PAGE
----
Embracing the Ordinary

It’s been a while, friends.  Not only have I felt like there wasn’t much I wanted to say but I also had our 4th child on February 22nd.  So life was busy in preparation for him coming and then life kind of exploded on me once he came.  It’s been a good transition overall but life with 4 kids is different from life with 3 (mainly, it’s louder since my 22 month old really discovered her outside voice and uses it inside).  Before Asher came into this world, I had more free time and the ability to read a lot, write, work a mostly-from-home PT job, and overall just enjoy myself a bit.  I’m not sure how that happened but things were just fairly easy with the occasional crazy day thrown in there.  Now?  Life is different and I fought against that initially.  Couple that with hormones and the baby blues became my reality.  Because I struggled with PPD with my 3rd, I knew I needed to be proactive.  Thanks to a supportive husband and a great support system, I’m doing well.  But life is still different than it was and that’s something I need to accept and embrace rather than fight against.

I feel at a loss for the words to explain it all so I’m deferring to the wonderful Sarah Bessey.  She wrote a post recently about how God is in the ordinary day-to-day stuff like mothering little ones . . . and how prone she was to wanting to do something “big” and “heroic” for God.  Instead, she was cleaning up messes and wiping butts.  You should read the whole post but here’s a little taste of what hit me so hard:

God is present in the ordinary and the regular and the uncelebrated in a way that I never could have fathomed when I thought God’s best was only either on stage or in a pulpit or a mountaintop or an arena or far away.  

Because here’s the secret behind it all: part of the reason why we want to be radical is because we believe that it’s better.

I have believed for so long that I needed to be more than “just” a mother.  I have a college degree and passions and skills and they’re being wasted, I believed.  And yet I would hear that these days with littles go by far too quickly and how I’m having a big impact on them in these early years.  But I continued to strive to be more and better than “just” a mother.  I’d even read lots of people saying that mothering is a full-time job and it’s so hard and honorable.  But it didn’t really sink in.  When Asher arrived, I realized that I can’t do it all.  Mothering really is a full-time job.  But here’s the thing: it doesn’t require that I stop everything I love doing.  It just looks different.

I can so often think that I need to have a job or a task in order to feel important and productive.  I can certainly say no to a lot of things but it’s difficult for me to say no to it all so I can say yes to the ordinary.  It’s still something–it isn’t being lazy and just receiving all the time, being a consumer of it all.  It’s choosing to embrace the natural and organic in life . . . the mothering of my littles, the conversations online with like-minded women all over the world, the interactions with those in my neighborhood, the saying yes to allowing my daughter to plan a casual party, the time with my husband now that he’s only working one FT job and I don’t have a job outside the home.  I don’t have to check something off my to do list in order for it to be important.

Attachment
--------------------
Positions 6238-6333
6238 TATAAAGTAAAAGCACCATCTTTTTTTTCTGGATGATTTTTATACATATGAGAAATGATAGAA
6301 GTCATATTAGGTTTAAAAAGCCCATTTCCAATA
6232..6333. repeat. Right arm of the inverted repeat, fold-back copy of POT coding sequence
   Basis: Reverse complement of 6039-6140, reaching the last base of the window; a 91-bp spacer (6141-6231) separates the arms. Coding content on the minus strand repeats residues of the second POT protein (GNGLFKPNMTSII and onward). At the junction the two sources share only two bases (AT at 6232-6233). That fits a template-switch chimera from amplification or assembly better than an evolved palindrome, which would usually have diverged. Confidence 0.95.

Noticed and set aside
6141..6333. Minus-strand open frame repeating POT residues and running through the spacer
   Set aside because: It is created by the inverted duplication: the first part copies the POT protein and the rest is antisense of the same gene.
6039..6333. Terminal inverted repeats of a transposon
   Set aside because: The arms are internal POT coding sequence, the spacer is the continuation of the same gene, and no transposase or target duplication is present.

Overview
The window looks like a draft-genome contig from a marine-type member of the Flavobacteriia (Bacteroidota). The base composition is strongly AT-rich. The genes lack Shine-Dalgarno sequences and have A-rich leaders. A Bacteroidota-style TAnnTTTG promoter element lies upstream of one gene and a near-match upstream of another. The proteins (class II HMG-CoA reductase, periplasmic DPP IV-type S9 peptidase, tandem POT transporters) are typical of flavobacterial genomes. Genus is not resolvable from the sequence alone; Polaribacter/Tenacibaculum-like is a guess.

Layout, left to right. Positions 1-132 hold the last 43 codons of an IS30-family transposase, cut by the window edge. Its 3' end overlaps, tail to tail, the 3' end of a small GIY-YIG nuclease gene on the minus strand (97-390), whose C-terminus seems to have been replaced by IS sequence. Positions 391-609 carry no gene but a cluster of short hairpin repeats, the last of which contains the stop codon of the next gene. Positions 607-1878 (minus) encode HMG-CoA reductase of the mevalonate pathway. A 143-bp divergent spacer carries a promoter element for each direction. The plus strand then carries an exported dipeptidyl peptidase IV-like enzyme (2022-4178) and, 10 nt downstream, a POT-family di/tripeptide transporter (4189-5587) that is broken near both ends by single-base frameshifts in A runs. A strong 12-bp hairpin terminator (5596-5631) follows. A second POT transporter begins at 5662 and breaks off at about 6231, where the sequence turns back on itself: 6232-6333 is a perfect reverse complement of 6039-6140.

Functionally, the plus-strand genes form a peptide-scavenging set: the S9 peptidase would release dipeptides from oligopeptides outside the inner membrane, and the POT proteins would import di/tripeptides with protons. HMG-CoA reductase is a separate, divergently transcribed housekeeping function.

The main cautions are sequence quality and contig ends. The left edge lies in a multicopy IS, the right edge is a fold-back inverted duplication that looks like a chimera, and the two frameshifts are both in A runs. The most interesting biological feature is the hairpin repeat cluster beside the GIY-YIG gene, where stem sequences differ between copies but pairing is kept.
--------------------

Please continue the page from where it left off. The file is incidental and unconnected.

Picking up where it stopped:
So what does this all mean?

It means I’m finding 10 minutes in my day during naptime or after the kids go to bed to exercise.

It means I don’t have Facebook notifications on my phone because I don’t have time (nor do I want) to be distracted like that.

It means sending quick texts to friends to nurture friendships even if we can’t see each other every week.

It means reading a couple pages of a book a few times a week and not feeling obligated to finish a book I’m just not into.

It means choosing not to be at my computer as often as I was before, knowing that I need to be present with my kids or they’ll be looking elsewhere for that attention.

It means having the time now to be outside with my kids, talking with neighbors, knowing I don’t have to cut it short to be inside doing something else that is required of me.

It means becoming a little less me-focused and more others’-focused, while still making sure to nurture my own passions and gifts.

For this blog, it means I’m taking a break.  I kind of already started before Asher was born but I felt like I needed to really communicate that to you all.  It is all too easy for me to think I have to write a certain number of times a week and that I should care more about getting more people to read my blog.  I really don’t care how many people read it.  More than anything, it’s been for me . . . to just get my thoughts out there and be able to look back and remember some of the things God has been teaching me.  But in the blogging world, writers are told they should make it out to be more . . . to get more readers, more subscribers, more interaction, to make money, etc.  I simply am not in a place where that is important to me but I also don’t want to fall into that again.  And because I haven’t felt the need to write much over the past few months, I think I’m going to embrace this new season I’m in and not feel the need to write.  If something comes up I really want to share, for sure I’ll do that.  It may or may not happen and I felt that I needed to share that with you so you know not to expect anything. 🙂  If I still haven’t felt like this is to be continued pursuing come the end of the year, I’ll be closing the blog for good.

Thanks for understanding and supporting me in this transition.  🙂

Comments

  1. been thinking of you 🙂 I’ll shoot you a text with no expectation for a reply 😉

  2. I’m so proud of you, Debbie. Thanks for your inspiring thoughts!!

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